MS and Tinnitus – How Do You Cope?

Some MS symptoms can be difficult to eliminate, but coping strategies can help make them more manageable over time.  One community member mentioned their ongoing struggle with tinnitus, so we decided to see how others in the MultipleSclerosis.net community deal with the frustrating ringing, buzzing, or whooshing in their ears.

Over 140 of our Facebook community members responded to our post asking “A community member asks-Do you experiencing ringing or buzzing in your ears? If so, how do you cope with this symptom?” Many respondents were surprised to hear their tinnitus may be associated with MS, despite having experienced it for years. Some found it to be incredibly disruptive – making it difficult to hear normal sounds or carry on a conversation – while others had grown used to it over time.

Two community members discovered the tinnitus was a side effect associated with their MS medications, and recommended exploring medications as a potential cause.  Others shared ideas that worked for them:

  • “I listen to loud classical music then every 5 minutes turn the volume down until it’s very low. Keep repeating this over a month and it clears up a lot of [the tinnitus]. An ENT doctor told me this is to ‘retrain your brain.’”
  • “I have pulsatile tinnitus. When it gets really bad, I press the side of my neck to stop the noise. I have an appointment with a specialist to see if he can find a more permanent solution!”
  • “I deal by listening to music, keeping noise on even at night (when sleeping) and it comes and goes. The buzzing keeps me awake more than the music or TV does.”
  • “Try to get ear buds. Put the bud in the ear with the most ringing. Constantly keep music on at a low level. You can hear all around you and instead of hearing the ringing, you are hearing soft music you like. “
  • “I find the best way to handle [tinnitus] is not paying attention to it. I also found that it’s really bad when I’ve had salt or caffeine. I cut both from my diet and it helps. “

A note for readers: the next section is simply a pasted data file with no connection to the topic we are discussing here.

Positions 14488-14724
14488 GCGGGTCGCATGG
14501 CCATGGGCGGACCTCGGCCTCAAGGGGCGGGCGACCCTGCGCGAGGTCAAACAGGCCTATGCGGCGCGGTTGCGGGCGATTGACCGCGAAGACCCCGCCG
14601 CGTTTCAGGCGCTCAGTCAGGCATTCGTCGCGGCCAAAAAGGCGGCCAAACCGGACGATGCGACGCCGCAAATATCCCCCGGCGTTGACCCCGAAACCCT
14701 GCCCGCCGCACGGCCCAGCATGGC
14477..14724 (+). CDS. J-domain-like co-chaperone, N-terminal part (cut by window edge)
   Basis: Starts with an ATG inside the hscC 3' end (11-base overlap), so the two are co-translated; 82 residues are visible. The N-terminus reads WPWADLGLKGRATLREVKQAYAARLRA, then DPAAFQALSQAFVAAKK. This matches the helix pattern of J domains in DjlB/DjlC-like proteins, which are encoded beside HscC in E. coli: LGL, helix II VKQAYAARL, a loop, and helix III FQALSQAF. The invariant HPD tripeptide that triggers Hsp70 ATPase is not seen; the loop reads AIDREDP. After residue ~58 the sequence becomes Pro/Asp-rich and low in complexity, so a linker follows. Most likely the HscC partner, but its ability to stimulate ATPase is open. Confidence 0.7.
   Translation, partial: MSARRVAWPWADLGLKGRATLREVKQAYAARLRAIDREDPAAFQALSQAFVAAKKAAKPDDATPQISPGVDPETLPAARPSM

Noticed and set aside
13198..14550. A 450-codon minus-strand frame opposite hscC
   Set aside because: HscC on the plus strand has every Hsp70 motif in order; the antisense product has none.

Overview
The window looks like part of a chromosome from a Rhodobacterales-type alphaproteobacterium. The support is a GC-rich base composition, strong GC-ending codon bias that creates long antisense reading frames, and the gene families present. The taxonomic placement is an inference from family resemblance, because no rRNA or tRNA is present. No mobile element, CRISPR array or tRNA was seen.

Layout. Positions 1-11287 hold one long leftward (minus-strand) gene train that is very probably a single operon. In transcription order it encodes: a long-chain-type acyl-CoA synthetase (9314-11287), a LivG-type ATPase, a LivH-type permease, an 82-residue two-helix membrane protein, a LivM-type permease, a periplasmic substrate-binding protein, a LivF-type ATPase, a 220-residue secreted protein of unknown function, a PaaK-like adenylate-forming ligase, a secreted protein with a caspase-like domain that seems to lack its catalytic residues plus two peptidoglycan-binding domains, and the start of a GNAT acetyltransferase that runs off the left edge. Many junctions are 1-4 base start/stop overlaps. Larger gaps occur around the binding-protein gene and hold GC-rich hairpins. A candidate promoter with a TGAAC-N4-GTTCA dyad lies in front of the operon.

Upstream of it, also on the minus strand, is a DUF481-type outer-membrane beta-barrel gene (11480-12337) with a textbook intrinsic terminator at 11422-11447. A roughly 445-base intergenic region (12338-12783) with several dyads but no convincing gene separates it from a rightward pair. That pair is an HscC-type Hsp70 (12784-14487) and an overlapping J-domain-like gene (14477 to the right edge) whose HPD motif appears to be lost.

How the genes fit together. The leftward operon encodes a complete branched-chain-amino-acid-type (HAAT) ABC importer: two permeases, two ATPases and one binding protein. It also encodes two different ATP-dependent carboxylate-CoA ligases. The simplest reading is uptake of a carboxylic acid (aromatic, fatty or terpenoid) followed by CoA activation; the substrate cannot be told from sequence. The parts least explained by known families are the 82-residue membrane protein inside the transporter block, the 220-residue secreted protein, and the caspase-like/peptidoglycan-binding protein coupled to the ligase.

• “I actually sleep it off. More of than not, it goes away.”
  •  “Sometimes I sing. It either goes away or I stop hearing it.”
  • “I had 4 solumedrol IVs and it stopped.”
  • [I]did get hearing aids. Should wear them all the time. But have been wearing them days ringing is really bad. The hearing aids work!! Ringing there but not near as bad.”
  • “Watch my aspirin intake and turn the tv up louder or listen to the birds of Florida as I go outside.
  • “[My husband] eventually used high dose Lunesta and a pillow speaker with constant sounds to drowned out the ringing. It has not stopped, but getting a decent sleep has made a huge difference in his life.”
  • “I meditate and on bad days try white noise.
  • “There is Tinnitus retraining therapy available that can help you learn to tune it out.”
  • “I also have the TV, music or a white noise machine in at all times.”
  • “I find it helps to have the TV or a radio or other white noise on.”

Do you experiencing tinnitus? Have you spoken to your doctor about it? If not, please keep in mind it’s important to discuss all symptoms – as minor as they may seem –so other underlying causes can be ruled out. In some circumstances, your neurologist may recommend consulting with an Otolaryngologist (Ear, Nose, and Throat physician) for additional testing or therapy.

If you’ve found other ways to cope with tinnitus, please share in the comments section below!

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